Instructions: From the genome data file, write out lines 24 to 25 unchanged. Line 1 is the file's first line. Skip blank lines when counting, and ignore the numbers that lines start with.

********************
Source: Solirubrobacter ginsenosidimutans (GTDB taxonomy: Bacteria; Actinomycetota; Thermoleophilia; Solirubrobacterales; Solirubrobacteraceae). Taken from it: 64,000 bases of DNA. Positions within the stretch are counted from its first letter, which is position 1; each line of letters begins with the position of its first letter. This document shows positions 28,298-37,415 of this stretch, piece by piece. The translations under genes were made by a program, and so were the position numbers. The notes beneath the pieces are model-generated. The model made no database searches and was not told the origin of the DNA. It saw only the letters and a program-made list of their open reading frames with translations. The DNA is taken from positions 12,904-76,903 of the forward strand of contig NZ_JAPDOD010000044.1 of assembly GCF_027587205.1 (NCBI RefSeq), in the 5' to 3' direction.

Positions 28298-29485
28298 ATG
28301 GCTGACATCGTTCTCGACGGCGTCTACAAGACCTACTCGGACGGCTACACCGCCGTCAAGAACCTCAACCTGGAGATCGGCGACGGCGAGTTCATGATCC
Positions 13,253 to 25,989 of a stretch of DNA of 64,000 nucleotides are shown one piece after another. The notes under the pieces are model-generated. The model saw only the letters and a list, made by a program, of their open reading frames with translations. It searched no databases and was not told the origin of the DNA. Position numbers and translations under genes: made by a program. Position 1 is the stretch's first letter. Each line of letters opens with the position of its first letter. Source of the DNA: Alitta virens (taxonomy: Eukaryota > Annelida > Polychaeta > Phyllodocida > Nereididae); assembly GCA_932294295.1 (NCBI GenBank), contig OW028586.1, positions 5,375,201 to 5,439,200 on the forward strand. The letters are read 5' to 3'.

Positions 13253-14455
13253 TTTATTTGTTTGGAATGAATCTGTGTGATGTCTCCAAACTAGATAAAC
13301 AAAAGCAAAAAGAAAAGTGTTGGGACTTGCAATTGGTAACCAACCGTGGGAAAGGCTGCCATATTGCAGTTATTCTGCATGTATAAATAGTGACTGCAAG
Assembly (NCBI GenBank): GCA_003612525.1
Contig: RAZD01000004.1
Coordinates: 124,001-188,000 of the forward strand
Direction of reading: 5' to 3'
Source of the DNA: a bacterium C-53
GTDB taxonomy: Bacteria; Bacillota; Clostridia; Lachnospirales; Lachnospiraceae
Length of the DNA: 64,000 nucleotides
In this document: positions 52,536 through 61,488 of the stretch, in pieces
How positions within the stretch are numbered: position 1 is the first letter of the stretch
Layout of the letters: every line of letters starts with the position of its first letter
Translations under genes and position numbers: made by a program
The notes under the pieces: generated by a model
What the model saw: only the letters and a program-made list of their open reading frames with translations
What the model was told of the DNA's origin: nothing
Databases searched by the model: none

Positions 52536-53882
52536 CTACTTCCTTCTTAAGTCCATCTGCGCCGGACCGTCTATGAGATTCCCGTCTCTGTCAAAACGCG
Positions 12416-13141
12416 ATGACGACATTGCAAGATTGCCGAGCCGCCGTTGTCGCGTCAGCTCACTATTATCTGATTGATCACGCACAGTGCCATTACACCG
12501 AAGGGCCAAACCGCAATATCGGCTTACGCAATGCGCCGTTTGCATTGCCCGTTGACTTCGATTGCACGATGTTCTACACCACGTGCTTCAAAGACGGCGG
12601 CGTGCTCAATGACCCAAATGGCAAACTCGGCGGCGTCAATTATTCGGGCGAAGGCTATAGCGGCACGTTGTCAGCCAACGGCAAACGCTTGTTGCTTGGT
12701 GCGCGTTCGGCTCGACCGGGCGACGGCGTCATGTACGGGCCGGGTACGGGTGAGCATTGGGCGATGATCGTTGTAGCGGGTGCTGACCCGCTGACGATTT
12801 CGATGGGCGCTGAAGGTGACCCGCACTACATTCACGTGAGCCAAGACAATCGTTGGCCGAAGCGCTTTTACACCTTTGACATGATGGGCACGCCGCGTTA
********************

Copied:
Positions 52536-53882
52536 CTACTTCCTTCTTAAGTCCATCTGCGCCGGACCGTCTATGAGATTCCCGTCTCTGTCAAAACGCG